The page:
Josh, do you think Bush has seen your performance?
Brolin: In all honesty, I can imagine him on his ranch and he slowly puts in the DVD, while eating pretzels… and hopefully choking! No, I know a few people at The White House and there’ve been a couple of comments about this movie. But they haven’t seen this movie yet, so the comments seem pretty hollow.
Oliver, you famously went to college with Bush. How do you think he might have been different if he’d enlisted in the army like you?
Stone: Oh, I really think it would have done him a world of good – if he had survived – to see the effects of war on the ground. When you walk through a landscape after a bombing, you understand the power of our technology. I think Bush would have benefited, I think the entire generation would have benefited, from the knowledge of war. We seem to have a love of war and a love of aggression, as well as money, in our country.
Why did you leave 9/11 out of the film?
Stone: Yeah, well 9/11 is a great moment; the pet goat story and so forth and his behaviour that day. But the movie is really a character study of a man who comes to fruition during, for us, post-9/11. The first act is about the recklessness of the man, the rebelliousness, the danger. The second act is the moderation of the man, the conversation of the man. And in the third act, you see him newly empowered. A newly confident George Bush. 9/11 has happened and he’s found a new role as a war president.
You don’t think 9/11 was an important part of his story?
Stone: I don’t think the formation of his character was over 9/11. I think that was a response he was waiting to have. He was angry way before that. He had been a failure compared to his father, all the way until he was 40. He was referred to constantly as the black sheep of the family. That’s a hard burden to live with. There’s lot of anger there and that anger was ready to come out. He wanted to be more forceful than his father.
Why cast Josh Brolin as Bush?
Stone: From my point of view, Josh is perfect. As much as he hates it, I thought of him as Bush when I knew him a little bit socially. He’s got a Western aura and kind of a cowboy feel. In movies, he’s played tough people, aggressive people, and that’s very American in some ways. He was offended when I offered him the role. ‘Me? Bush?’ But he was offered very lucrative roles after No Country For Old Men and he passed on them for this. Which was a tough call and I admire him deeply.
So Josh, how did you feel being offered this role?
Brolin: I was more confused than anything… First of all, I had played into this media-creative mythology that Oliver is this controversial figure and this leftist hammer. And it’s so not true. If you go back and look at his films, they’re extremely fair. He’s so sensitive about social issues. But him coming to me? I didn’t understand it at all. It wasn’t until I read the script and understood, ‘Wow, this is probably one of the most terrifying prospects for an actor,’ to follow someone through from 21-years-old to 58-years-old. It’s not easy. So then I went into massive fear and did as much research as I could do.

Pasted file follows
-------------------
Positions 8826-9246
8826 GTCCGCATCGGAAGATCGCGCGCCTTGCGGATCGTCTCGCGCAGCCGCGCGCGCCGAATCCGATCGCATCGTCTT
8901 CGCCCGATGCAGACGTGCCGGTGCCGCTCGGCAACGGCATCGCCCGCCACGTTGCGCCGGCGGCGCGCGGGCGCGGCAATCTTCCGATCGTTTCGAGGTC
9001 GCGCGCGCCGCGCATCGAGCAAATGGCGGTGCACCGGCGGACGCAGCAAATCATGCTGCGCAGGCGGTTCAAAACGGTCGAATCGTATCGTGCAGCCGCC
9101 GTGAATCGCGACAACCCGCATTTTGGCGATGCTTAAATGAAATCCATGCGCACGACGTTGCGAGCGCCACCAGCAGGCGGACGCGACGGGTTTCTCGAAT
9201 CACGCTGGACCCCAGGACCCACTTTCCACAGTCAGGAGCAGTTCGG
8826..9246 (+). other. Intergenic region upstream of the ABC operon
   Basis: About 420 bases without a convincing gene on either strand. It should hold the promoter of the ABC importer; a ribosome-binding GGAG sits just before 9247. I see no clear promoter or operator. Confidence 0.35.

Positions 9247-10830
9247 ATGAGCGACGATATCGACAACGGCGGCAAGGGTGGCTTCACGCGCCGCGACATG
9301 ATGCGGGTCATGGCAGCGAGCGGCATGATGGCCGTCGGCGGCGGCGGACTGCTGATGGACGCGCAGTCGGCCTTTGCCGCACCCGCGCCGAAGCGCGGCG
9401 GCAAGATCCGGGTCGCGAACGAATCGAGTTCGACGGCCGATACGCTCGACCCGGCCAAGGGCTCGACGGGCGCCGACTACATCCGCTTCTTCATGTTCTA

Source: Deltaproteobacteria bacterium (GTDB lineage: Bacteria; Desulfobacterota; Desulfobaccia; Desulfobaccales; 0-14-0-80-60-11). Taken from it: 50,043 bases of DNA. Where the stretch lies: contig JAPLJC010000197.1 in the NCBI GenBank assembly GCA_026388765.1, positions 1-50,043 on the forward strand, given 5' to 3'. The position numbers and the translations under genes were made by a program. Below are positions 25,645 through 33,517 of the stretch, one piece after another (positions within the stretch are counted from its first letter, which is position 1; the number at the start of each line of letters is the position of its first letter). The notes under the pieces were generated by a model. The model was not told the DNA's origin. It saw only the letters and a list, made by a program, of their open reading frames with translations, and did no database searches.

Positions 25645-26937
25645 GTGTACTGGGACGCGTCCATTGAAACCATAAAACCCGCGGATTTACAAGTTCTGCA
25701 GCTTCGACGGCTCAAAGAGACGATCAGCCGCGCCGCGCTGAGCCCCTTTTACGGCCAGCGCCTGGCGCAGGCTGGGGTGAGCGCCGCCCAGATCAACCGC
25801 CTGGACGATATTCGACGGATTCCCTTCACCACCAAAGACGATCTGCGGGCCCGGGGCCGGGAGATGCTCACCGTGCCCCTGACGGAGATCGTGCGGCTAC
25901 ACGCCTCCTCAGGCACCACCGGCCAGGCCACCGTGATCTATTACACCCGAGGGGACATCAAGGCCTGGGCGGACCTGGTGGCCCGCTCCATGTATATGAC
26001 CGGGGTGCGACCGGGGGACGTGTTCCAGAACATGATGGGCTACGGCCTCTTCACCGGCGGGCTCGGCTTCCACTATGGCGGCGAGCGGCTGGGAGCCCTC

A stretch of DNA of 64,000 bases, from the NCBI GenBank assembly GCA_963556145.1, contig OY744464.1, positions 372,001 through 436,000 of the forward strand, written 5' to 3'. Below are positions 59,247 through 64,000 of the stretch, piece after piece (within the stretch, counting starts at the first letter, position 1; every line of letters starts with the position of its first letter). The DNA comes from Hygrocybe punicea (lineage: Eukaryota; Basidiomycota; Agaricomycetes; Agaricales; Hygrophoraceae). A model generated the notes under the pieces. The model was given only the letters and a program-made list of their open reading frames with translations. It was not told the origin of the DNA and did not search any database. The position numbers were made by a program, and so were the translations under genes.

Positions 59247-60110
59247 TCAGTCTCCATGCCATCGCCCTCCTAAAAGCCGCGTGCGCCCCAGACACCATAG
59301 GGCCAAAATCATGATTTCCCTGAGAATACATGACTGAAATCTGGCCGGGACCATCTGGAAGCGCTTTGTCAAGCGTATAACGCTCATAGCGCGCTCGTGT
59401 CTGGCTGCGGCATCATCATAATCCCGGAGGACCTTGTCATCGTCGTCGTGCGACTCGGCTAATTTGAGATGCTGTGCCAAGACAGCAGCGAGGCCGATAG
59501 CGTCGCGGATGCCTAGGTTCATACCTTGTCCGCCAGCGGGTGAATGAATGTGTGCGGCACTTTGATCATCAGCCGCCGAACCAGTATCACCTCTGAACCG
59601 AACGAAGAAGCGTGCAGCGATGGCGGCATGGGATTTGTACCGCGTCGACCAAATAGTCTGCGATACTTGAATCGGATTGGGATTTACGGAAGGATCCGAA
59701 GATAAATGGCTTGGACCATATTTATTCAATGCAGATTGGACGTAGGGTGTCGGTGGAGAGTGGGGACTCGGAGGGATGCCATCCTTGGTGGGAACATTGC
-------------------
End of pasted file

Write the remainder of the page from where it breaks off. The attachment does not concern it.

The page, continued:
Did you look at other people’s impressions of Bush to perfect your own?
Brolin: Oliver showed me a YouTube clip of this comic called Frank Caliendo, who does the most genius impression of Bush. Genius, truly. Total transformation.
How do you avoid simply creating a caricature instead of a character?
Brolin: There are comedic aspects to this person that you can’t deny. You want those comedic aspects to be there but you can’t do it the whole time, because you can’t sustain that for two hours. Frank Caliendo’s great for about 15 seconds. Then you’re looking forward to the next impression. You try to find the human aspect of it – the human aspect of every scene. How much he adores his wife, for example.
You both have famous fathers. Did that help?
Brolin: I see the parallel; it’s an easy parallel. But I didn’t have to do exactly the same movies as my father did. This guy has to end up in exactly the same chair as his father, at exactly the same desk. I can’t imagine the weight of that. Especially when you have the emotional reactions to his father that he has. But it’s conjecture. You can only do your rendition of his life song.
What did your family say when you took the role?
Brolin: How much are you getting paid? And I said, ‘Nothing.’ Then why are you doing it? ‘Umm…’
Read the original article at Little White Lies.